American Indian religions vary significantly from other western religions such as Christianity. Traditional religion was not historically classified as a religion subject to protection by the First Amendment to the U.S. Constitution. One of the goals in the 1800s was to “Christianize” Indians and lead them to civilization. As late as 1921, the Commissioner of Indian Affairs stated that “The sun-dance, and all other similar dances and so-called religious ceremonies are considered ‘Indian offences’ under existing regulations, and corrective penalties are provided.”
In modern America, there are still problems encountered by followers of American Indian traditional religions. One of these problems is that traditional religions are connected to the land. Some ceremonies must be practiced in specific sacred areas at specific times of the year. In 1978, Congress passed the Native American Religious Freedom Act (42 U.S.C. section 1996) to protect access to sites. The Act states:
That henceforth it shall be the policy of the United States to protect and preserve for American Indians their right of freedom to believe, express, and exercise the traditional religions of the American Indian, Eskimo, Aleut, and Native Hawaiians, including but not limited to access to sites, use and possession of sacred objects, and the freedom to worship through ceremonials and traditional rights.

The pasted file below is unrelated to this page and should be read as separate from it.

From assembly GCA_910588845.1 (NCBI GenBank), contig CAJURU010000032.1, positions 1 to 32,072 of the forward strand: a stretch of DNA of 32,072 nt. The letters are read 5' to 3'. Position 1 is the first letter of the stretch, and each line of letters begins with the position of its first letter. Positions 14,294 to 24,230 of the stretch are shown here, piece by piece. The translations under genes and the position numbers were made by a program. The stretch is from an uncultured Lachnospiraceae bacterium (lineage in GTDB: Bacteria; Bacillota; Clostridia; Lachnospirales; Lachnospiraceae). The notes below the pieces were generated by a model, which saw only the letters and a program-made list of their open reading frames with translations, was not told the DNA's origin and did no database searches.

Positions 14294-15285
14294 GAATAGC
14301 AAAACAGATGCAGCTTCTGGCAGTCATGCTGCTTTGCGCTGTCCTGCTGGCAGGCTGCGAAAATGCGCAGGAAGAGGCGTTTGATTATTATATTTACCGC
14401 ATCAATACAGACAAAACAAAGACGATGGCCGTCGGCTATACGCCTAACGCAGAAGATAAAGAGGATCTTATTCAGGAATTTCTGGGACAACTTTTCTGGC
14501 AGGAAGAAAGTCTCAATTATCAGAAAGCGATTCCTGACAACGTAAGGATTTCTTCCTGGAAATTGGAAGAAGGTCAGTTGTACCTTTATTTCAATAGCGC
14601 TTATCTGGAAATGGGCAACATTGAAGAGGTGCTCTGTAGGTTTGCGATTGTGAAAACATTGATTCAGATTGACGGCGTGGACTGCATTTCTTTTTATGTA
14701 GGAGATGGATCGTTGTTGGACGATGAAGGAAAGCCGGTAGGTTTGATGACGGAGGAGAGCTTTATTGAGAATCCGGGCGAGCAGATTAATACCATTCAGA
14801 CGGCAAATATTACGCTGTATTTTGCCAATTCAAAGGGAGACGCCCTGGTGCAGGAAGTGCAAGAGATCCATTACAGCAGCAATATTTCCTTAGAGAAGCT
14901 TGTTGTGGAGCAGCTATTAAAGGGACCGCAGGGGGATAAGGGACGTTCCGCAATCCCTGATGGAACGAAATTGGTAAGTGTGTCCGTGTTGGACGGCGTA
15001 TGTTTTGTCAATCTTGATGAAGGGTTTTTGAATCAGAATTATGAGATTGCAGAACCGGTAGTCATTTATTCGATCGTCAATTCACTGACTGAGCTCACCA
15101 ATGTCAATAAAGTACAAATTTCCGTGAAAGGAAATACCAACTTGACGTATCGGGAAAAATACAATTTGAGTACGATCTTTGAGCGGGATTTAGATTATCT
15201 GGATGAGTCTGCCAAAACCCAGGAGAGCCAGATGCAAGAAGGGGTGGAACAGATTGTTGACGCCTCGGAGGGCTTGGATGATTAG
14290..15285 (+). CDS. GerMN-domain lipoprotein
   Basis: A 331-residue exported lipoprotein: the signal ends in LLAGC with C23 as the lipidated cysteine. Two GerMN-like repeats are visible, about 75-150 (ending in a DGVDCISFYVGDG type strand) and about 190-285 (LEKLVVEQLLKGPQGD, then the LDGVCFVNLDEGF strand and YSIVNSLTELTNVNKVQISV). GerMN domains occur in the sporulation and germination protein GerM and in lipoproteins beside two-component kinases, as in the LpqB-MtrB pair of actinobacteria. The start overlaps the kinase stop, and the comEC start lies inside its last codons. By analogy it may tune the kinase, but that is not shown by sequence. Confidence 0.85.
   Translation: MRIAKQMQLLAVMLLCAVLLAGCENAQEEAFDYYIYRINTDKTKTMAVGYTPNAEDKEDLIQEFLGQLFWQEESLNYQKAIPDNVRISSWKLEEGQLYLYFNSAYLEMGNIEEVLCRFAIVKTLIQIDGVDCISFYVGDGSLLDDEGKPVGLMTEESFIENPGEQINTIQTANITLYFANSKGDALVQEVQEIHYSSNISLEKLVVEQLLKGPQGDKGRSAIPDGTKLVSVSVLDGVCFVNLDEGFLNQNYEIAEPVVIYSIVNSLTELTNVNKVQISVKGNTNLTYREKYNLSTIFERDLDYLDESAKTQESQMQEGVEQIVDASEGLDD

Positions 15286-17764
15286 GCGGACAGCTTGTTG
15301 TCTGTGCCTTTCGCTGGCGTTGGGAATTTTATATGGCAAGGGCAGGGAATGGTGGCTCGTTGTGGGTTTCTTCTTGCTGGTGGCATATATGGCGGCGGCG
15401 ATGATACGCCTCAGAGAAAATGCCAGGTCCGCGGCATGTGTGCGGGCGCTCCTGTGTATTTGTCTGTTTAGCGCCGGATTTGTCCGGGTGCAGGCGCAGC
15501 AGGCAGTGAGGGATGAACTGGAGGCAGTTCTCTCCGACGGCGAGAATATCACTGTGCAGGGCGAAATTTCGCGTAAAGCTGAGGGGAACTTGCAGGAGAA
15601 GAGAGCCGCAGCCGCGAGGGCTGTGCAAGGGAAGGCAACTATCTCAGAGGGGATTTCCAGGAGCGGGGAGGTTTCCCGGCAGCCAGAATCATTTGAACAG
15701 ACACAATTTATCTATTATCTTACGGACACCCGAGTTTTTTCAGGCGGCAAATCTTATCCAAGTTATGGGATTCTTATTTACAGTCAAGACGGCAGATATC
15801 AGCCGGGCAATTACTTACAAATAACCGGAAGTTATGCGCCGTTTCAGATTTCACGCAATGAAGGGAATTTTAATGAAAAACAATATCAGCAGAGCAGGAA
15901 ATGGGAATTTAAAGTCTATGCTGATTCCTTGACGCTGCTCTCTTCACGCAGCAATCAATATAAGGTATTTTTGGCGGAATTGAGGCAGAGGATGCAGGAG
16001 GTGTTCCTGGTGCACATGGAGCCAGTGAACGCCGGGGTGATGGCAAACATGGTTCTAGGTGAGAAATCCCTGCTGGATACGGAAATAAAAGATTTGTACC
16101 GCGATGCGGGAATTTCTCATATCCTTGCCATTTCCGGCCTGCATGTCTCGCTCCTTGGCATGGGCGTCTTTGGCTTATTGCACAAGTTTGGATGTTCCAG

Three tribes in Northern California have sacred sites in the Six Rivers National Forest, which have been traditionally used for ceremonial purposes. The Forest Service proposed to build a road through the forest linking two towns. In Lyng v. Northwest Indian Cemetery Protective Association, the court found that the ceremonies were an integral part of traditional religious belief. The ceremonies could be practiced only at the particular sites in the national park and disturbing the natural state of the land would make the ceremonies virtually impossible. What did the court decide? The court said that the government can use its own land any way that it sees fit, regardless of whether or not Indians are negatively impacted, as long as the government doesn’t coerce individuals into violating their religious beliefs or penalize their religious activity, so the Indians lost in this case. The major problem with the American Indian Religious Freedom Act is that it is only a declaration of policy. It contains no remedy for violations of the law.
There is federal land in Wyoming, known as Devils Tower National Monument. Devil’s Tower is a sacred site for a number of tribes. It also provides some of the best rock climbing in the country. The Dept. of the Interior tried to balance these competing interests. The most significant tribal ceremonial activities at Devil’s Monument occur during the month of June, so the National Park Service closed Devil’s Tower National Monument to commercial rock climbers during the month of June. A group of rock climbers sued the National Park Service claiming that the June closures violated the First Amendment by favoring Indian religions over other religions. How do you think the court decided in this case?